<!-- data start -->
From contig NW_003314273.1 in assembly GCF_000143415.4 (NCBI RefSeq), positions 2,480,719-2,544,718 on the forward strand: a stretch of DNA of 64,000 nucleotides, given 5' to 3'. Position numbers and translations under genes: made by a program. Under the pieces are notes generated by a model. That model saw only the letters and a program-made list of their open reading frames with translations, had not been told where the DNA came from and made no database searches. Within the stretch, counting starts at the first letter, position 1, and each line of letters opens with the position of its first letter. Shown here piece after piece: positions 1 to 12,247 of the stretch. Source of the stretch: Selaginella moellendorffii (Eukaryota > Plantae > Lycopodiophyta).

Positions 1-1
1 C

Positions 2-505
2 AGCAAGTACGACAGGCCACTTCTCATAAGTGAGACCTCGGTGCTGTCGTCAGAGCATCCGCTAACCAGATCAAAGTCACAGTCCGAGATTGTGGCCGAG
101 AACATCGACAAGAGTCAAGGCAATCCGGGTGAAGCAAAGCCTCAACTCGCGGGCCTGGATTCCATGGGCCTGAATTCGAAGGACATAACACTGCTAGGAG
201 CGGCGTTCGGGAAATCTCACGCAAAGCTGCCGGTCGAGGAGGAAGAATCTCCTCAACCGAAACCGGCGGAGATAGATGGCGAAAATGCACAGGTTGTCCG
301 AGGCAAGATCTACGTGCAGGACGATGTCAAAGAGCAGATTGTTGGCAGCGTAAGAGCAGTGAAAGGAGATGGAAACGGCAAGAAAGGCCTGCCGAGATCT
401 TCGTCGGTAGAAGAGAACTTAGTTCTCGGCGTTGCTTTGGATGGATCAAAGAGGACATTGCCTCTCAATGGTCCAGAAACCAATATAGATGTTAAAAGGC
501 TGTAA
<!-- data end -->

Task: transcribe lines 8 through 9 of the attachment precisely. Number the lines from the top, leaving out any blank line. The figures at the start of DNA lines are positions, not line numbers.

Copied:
301 AGGCAAGATCTACGTGCAGGACGATGTCAAAGAGCAGATTGTTGGCAGCGTAAGAGCAGTGAAAGGAGATGGAAACGGCAAGAAAGGCCTGCCGAGATCT
401 TCGTCGGTAGAAGAGAACTTAGTTCTCGGCGTTGCTTTGGATGGATCAAAGAGGACATTGCCTCTCAATGGTCCAGAAACCAATATAGATGTTAAAAGGC